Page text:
Saïsa Nicolas vividly recalls the sights, sounds, and flavors of her early childhood in Haiti. The street vendors selling crafts and snacks, including the gooey, flavorful patties she devoured; the secret hideout she made behind the mango tree trunks she climbed for their sweet, sticky fruit.
Nicolas also remembers her family’s fear when she was just 4 and her aunt was kidnapped for ransom — then a frequent occurrence in the impoverished island nation.
“She was on her way to work. . . They grabbed her in a van,” the 18-year-old said in an interview last week near her home in Hyde Park. “Looking back, you realize, ‘Wow, what a scary moment.’ ”
Such dangers led her family to seek safety in the United States, moving to Boston when Nicolas was 9 and knew no English. She studied hard at a school for students learning the language and in English classes at the local library, where she also checked out books to practice her reading.
After much effort, she mastered English — plus math, science, history, and just about every subject school could throw at her. She grew up to be the valedictorian of Match Charter Public High School in Allston, where she graduated Friday, and this fall she is set to attend prestigious Wesleyan University in Connecticut.
The teenager’s diligence was evident from her first days at Match, recalled teacher Meghan Maloney, who had learned about Nicolas’ potential from the student’s freshman history teacher.
“I remember day two of school,” Maloney said, “him talking about Saïsa and how much of a hard worker she was . . . that she would be one to watch.”
Chris Perez, Nicolas’s ninth-grade physics teacher, said her schoolwork was so precise that he used it to help shape his answer keys.
“Pretty early in the year, I would say by late September, it seemed very apparent that the level of work she would put into a typical homework assignment was just leagues above her peers in terms of the detail,” Perez said.
Along with her academic achievements, Nicolas has also become a naturalized American, surrendering her Haitian citizenship while retaining deep pride in her people’s creativity and resilience.
In her early years in Boston, she relied upon her own strength and the support of her tight-knit family as she adjusted to life in a place where other children initially teased her for her rudimentary English. As Nicolas’ language skills improved, she became an interpreter for her mother, helping her confront complex banking and housing issues.
Mirva Nicolas, 53, is proud like any mother, but also practical-minded. She believes in her daughter’s abilities, she said in Creole as the teen translated, and is pleased that she listens to her mother’s advice and surrounds herself with friends of good character.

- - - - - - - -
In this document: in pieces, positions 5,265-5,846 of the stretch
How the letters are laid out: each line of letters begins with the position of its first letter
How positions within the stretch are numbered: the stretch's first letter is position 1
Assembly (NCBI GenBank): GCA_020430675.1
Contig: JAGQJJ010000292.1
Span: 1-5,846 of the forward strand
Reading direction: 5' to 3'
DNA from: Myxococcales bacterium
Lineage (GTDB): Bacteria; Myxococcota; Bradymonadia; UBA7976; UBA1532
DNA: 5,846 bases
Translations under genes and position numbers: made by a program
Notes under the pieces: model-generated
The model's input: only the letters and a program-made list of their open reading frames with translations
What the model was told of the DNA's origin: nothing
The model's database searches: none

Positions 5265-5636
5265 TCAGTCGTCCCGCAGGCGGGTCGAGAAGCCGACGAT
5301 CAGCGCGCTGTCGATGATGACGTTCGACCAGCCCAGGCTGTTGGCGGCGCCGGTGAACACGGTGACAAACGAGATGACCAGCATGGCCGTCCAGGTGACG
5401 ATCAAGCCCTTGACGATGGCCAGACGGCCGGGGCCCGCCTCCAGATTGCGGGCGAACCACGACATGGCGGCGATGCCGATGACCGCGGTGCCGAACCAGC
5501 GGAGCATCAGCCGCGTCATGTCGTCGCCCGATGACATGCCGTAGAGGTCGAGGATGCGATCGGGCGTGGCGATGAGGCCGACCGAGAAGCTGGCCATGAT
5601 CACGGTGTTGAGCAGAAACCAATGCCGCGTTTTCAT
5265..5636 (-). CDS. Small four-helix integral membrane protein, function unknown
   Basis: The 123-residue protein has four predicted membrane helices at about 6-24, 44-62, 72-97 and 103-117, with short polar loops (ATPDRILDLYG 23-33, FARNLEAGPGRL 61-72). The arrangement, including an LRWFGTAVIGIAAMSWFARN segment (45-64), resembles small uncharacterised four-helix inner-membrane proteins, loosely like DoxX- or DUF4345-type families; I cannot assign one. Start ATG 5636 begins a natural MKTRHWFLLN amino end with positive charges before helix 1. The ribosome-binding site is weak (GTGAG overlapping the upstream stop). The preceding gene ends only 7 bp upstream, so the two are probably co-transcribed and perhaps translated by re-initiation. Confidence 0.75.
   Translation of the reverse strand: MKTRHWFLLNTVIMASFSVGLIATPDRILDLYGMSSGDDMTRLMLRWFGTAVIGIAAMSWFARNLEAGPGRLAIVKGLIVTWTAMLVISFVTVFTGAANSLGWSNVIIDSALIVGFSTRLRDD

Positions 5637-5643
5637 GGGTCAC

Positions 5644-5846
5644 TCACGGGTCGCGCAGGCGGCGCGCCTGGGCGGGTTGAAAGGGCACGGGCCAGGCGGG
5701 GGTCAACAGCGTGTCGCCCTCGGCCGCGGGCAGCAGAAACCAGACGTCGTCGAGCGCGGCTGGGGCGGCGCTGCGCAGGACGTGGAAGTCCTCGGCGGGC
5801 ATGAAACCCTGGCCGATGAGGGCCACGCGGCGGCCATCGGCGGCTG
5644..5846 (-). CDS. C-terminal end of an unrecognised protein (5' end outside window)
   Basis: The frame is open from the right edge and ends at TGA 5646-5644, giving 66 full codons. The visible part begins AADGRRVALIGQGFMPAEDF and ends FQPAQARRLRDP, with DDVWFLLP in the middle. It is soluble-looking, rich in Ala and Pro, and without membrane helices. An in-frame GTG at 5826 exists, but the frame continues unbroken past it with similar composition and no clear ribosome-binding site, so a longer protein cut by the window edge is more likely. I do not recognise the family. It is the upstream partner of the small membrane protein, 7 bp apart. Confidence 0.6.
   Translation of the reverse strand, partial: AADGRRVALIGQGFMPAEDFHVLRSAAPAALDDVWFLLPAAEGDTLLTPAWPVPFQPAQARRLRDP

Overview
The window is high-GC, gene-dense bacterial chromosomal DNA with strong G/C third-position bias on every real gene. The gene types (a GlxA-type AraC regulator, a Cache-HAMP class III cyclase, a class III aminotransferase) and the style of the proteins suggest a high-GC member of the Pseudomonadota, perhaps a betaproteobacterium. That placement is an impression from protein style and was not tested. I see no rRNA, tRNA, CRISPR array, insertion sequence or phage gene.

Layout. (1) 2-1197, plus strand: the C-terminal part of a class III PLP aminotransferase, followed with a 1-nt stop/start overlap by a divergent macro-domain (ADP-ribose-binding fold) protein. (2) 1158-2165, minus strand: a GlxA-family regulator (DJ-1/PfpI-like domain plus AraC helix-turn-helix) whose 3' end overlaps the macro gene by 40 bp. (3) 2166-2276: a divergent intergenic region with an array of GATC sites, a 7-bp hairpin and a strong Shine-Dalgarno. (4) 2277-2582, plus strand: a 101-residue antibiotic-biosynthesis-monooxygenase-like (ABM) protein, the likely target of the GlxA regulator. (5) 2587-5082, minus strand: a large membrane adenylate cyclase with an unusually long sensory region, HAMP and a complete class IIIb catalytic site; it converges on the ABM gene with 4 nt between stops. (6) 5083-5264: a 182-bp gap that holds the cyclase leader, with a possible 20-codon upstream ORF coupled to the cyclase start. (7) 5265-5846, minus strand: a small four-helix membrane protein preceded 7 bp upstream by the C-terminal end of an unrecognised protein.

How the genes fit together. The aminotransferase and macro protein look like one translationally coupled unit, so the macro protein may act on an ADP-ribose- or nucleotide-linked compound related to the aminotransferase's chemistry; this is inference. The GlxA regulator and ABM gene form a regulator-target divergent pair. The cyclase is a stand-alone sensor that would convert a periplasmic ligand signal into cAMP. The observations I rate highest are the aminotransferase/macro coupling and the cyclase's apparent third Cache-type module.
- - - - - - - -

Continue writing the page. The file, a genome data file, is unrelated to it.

“She thinks I’m going to do great things,” Saïsa Nicolas said.
Her fortitude was tested two years ago, she said, when she lost her beloved grandfather, Bernard Nicolas, at 87.
“It really took a toll on me, because my grandpa was my rock,” she said. “I had to learn to live without that rock.”
She took a semester off from Match to attend The Mountain School in Vermont, where she learned to ski — a physical challenge that sometimes left her in tears — and found a voice to express her thoughts on political and social issues.
“I learned so much about myself,” she said. “I learned about personal strength. . . . I used to think failure was bad, but now I don’t always see failure as a bad thing.”
Maloney, who became Nicolas’s adviser at Match, said Nicholas has developed an emotional maturity and empathy that has benefited her classmates.
Grateful for the support of both family and teachers, Nicolas wants to bring a similar kindness to children who haven’t been as fortunate.
She hopes to someday work with UNICEF, the United Nations’ international child welfare agency. Her greatest goal, though, is to establish an orphanage in Haiti where children would receive nurturing and support while they await a permanent home.
Nicolas is concerned about the wellbeing of people around the globe, she said, but her heart is most strongly connected to her troubled home country. She was hurt last year to see reports that the US president had singled out Haiti and other poor nations using a vulgar epithet. “I felt crushed that’s how a person feels about my country,” she said. “I feel like if you’ve never been there, if you do not know any of the history, then you do not have the right to say the things that you say.”
But as with other negative experiences, Nicolas chose to see that moment as a lesson. “I was crushed, but it was also a realization for me that that’s how some people are going to think,” she said. “I have to work twice as hard and prove them wrong.”